Designer 101: How to Choose a Coffee Table

Designer 101: How to Choose a Coffee Table

Design expert Kenneth Wingard shares his advice on choosing the right coffee table.


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By: Kenneth Wingard

If choosing a sofa is a difficult, expensive affair, choosing a coffee table is fun, exciting and full of possibilities! A coffee table needs to be functional, but it can also be fun, flirty and add some drama to a room. Being a smaller piece of furniture and a perfect choice for re-purposing or DIY-ing, you can add some flair without breaking the bank.

Let’s start with the basics: Do you need one and, if so, what size?
To answer the first question: yes. Unlike side tables, which are negotiable, you need a coffee table from both a visual point (anchoring the sofa) and a practical point (where do I put this cup of coffee?).

Width
When it comes to size, conventional rules say that a coffee table should be between half and two-thirds the length of your sofa. I know I’m being a little nit-picky here, but unless you’re limited in space, half the length of your sofa is often too small. You want to be at least two-thirds and, in some instances, up almost to the full length of your sofa.

If you’re looking at using a group of tables, then the assembled grouping size is what you should be measuring. Your overall size should allow for 18 inches between the edge of the coffee table and the front of the sofa and 36 inches between the table and any major traffic path.

Height
This you need to be strict about — it needs to stay within 1-2 inches of the height of the top of your sofa cushions. Any more or less and it’s going to look out of place. Keep in mind how you will be using it. If you tend to prop your feet up a lot on the table, a little lower is good; if you tend to eat at the table, a little higher is called for — but still stay within that couple of inches.

What About Shape?
A rectangular or square table is going to visually and physically take up more space. It’s good for larger rooms or for when you need a lot of table space (is this the table used for the Thursday night family pizza party?). It will also give a more rigid look to a room.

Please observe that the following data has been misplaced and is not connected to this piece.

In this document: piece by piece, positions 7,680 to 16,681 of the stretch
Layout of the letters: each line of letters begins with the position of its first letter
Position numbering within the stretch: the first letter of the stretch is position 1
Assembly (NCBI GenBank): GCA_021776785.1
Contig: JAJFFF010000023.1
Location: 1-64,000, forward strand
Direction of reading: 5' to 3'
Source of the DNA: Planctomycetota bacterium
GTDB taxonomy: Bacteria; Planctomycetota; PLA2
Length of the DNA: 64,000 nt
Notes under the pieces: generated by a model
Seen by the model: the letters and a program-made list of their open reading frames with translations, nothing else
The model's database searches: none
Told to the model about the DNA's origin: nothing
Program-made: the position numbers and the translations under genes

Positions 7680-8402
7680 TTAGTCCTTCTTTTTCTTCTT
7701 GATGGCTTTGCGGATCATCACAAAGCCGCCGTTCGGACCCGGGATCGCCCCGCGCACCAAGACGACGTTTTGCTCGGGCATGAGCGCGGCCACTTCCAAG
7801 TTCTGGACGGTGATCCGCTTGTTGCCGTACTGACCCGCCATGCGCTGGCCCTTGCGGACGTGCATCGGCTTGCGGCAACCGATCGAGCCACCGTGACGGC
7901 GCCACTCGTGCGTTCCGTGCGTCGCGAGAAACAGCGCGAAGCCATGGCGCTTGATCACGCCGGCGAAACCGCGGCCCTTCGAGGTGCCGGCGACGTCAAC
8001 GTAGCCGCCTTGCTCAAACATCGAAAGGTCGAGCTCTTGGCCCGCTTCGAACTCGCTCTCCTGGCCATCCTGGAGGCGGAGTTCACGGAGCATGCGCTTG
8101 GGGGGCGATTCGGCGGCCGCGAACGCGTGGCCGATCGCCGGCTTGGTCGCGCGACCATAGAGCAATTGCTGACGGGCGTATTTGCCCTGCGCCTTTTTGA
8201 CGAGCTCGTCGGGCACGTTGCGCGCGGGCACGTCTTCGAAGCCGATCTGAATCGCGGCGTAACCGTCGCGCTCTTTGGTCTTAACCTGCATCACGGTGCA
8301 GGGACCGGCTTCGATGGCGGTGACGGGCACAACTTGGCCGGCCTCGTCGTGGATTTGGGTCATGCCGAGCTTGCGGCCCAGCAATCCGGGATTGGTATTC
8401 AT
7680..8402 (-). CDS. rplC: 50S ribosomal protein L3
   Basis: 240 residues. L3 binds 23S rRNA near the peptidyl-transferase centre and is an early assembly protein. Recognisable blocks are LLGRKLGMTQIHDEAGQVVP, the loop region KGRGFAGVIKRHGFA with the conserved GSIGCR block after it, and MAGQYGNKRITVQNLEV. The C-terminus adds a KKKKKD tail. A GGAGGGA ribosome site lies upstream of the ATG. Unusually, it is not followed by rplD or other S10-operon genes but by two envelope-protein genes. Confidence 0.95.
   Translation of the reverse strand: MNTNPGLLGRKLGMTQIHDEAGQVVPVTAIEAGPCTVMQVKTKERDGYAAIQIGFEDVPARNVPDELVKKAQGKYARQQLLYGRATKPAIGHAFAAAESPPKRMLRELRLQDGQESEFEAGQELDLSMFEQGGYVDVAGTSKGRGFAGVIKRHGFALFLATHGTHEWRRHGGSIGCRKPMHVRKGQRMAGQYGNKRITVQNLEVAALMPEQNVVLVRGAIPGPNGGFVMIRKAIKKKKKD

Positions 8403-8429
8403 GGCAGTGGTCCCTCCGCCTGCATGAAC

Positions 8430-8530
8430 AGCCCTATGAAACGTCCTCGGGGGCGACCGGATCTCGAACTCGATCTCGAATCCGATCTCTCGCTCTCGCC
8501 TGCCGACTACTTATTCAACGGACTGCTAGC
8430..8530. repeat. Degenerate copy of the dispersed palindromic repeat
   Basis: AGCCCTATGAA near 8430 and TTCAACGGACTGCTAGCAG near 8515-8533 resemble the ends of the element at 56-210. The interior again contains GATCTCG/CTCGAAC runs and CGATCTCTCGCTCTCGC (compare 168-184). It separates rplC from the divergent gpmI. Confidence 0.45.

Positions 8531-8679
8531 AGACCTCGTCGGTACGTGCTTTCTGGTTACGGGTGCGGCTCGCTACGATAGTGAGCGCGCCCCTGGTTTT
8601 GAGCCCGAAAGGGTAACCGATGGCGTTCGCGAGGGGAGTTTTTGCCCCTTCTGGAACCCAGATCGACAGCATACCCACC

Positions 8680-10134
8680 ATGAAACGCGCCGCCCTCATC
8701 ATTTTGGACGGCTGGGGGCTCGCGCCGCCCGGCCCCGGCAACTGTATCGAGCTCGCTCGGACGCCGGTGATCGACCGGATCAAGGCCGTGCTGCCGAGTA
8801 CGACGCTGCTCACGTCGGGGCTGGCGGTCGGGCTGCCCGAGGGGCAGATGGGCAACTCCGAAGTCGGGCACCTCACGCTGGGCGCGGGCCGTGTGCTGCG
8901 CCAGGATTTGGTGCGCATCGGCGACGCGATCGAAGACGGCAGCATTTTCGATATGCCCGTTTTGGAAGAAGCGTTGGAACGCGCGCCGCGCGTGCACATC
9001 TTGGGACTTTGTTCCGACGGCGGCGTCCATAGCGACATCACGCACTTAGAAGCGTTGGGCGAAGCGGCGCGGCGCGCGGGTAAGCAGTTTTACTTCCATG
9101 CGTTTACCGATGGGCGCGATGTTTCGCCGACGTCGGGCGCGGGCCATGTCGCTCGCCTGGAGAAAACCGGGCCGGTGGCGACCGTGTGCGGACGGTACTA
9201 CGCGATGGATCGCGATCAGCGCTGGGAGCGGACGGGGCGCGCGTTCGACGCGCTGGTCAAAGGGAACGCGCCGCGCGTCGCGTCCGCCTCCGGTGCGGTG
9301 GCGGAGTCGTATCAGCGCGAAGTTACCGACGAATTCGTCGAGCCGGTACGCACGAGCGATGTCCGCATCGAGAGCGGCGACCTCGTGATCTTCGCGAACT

An oval or round table is better in smaller spaces, makes maneuvering around the room easier and will give the room a softer feel.

A grouping of tables will look more casual and often more modern, as well as being quite in-fashion. If you go this route, think of the grouping as a total unit and what their overall shape is going to be.

What Should it be Made of?
Many people often make the mistake of getting their coffee table to match their sofa. You actually want to do the opposite. Choose a table that is going to complement the sofa without matching it. If you have a loose-cushioned, over-stuffed, ivory sofa, pair it with a clean-lined, brightly colored lacquered table. A modern sectional looks great with a warm wood table in front of it. A visually heavy sofa works well with a visually lighter table, perhaps glass-topped. A daintier sofa can use a slightly heavier table to anchor it.

Consider the Surface
Really think about how you will be using the table. A table that will be holding your feet up every night is different than one that will be holding homework. For one, you may want to consider using an upholstered ottoman, and for the other, wood may be a better choice. If you will be serving a lot of food and drinks, something in glass will hold up to wear and tear much better than a leather top.

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Most of All, Get Creative!
The best coffee tables I’ve seen did not start out as such. Vintage steamer trunks, ottomans with trays, groups of smaller tables or stools nestled together — all of these are great options. With all the pre-fabricated legs available in home stores, all you need is a screwdriver to turn a moving pallet, plank of aged redwood or woodcutting boards into a stunning conversation piece.

Have fun, and use this opportunity to bring a little pizzaz into your room!



Kenneth Wingard attended Princeton University’s School of Architecture and has studied art, sculpture and architecture in Europe, Asia and Africa. It was during these travels he developed an appreciation for the skill of the local craftsmen and began to combine those talents with his own design sense. He’s worked for Williams-Sonoma and was the Divisional Director of Pottery Barn. His products have been spotted at the New York and San Francisco MOMA, LACMA and the Boston Museum of Fine Arts. Tune in Saturdays at 9/8ct on OWN to see his projects come to life and get to know Kenneth here.

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